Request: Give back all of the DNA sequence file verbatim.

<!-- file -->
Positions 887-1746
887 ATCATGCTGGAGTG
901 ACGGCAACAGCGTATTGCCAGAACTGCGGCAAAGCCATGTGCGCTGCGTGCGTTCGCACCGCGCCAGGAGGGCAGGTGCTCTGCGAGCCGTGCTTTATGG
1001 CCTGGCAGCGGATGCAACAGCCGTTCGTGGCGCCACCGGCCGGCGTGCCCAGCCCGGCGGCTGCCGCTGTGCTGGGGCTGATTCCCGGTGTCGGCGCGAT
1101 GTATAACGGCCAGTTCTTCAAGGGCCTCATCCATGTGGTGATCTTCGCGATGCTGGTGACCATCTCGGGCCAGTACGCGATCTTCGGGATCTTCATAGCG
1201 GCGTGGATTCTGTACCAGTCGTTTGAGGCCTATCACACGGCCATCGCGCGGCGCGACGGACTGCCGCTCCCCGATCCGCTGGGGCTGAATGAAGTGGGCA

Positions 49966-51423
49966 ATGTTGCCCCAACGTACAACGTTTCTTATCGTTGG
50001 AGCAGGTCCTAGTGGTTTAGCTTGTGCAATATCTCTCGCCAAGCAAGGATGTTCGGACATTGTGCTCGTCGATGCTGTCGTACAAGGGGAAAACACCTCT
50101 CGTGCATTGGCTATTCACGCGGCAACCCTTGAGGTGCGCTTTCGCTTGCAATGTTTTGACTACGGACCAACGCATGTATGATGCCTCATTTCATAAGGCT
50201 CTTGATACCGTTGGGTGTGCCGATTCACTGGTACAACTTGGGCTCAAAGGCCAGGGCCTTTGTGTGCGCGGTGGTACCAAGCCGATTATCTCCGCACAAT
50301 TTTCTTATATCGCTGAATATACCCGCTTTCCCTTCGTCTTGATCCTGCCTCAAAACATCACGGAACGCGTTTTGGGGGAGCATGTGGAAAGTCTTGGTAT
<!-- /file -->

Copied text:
Positions 887-1746
887 ATCATGCTGGAGTG
901 ACGGCAACAGCGTATTGCCAGAACTGCGGCAAAGCCATGTGCGCTGCGTGCGTTCGCACCGCGCCAGGAGGGCAGGTGCTCTGCGAGCCGTGCTTTATGG
1001 CCTGGCAGCGGATGCAACAGCCGTTCGTGGCGCCACCGGCCGGCGTGCCCAGCCCGGCGGCTGCCGCTGTGCTGGGGCTGATTCCCGGTGTCGGCGCGAT
1101 GTATAACGGCCAGTTCTTCAAGGGCCTCATCCATGTGGTGATCTTCGCGATGCTGGTGACCATCTCGGGCCAGTACGCGATCTTCGGGATCTTCATAGCG
1201 GCGTGGATTCTGTACCAGTCGTTTGAGGCCTATCACACGGCCATCGCGCGGCGCGACGGACTGCCGCTCCCCGATCCGCTGGGGCTGAATGAAGTGGGCA

Positions 49966-51423
49966 ATGTTGCCCCAACGTACAACGTTTCTTATCGTTGG
50001 AGCAGGTCCTAGTGGTTTAGCTTGTGCAATATCTCTCGCCAAGCAAGGATGTTCGGACATTGTGCTCGTCGATGCTGTCGTACAAGGGGAAAACACCTCT
50101 CGTGCATTGGCTATTCACGCGGCAACCCTTGAGGTGCGCTTTCGCTTGCAATGTTTTGACTACGGACCAACGCATGTATGATGCCTCATTTCATAAGGCT
50201 CTTGATACCGTTGGGTGTGCCGATTCACTGGTACAACTTGGGCTCAAAGGCCAGGGCCTTTGTGTGCGCGGTGGTACCAAGCCGATTATCTCCGCACAAT
50301 TTTCTTATATCGCTGAATATACCCGCTTTCCCTTCGTCTTGATCCTGCCTCAAAACATCACGGAACGCGTTTTGGGGGAGCATGTGGAAAGTCTTGGTAT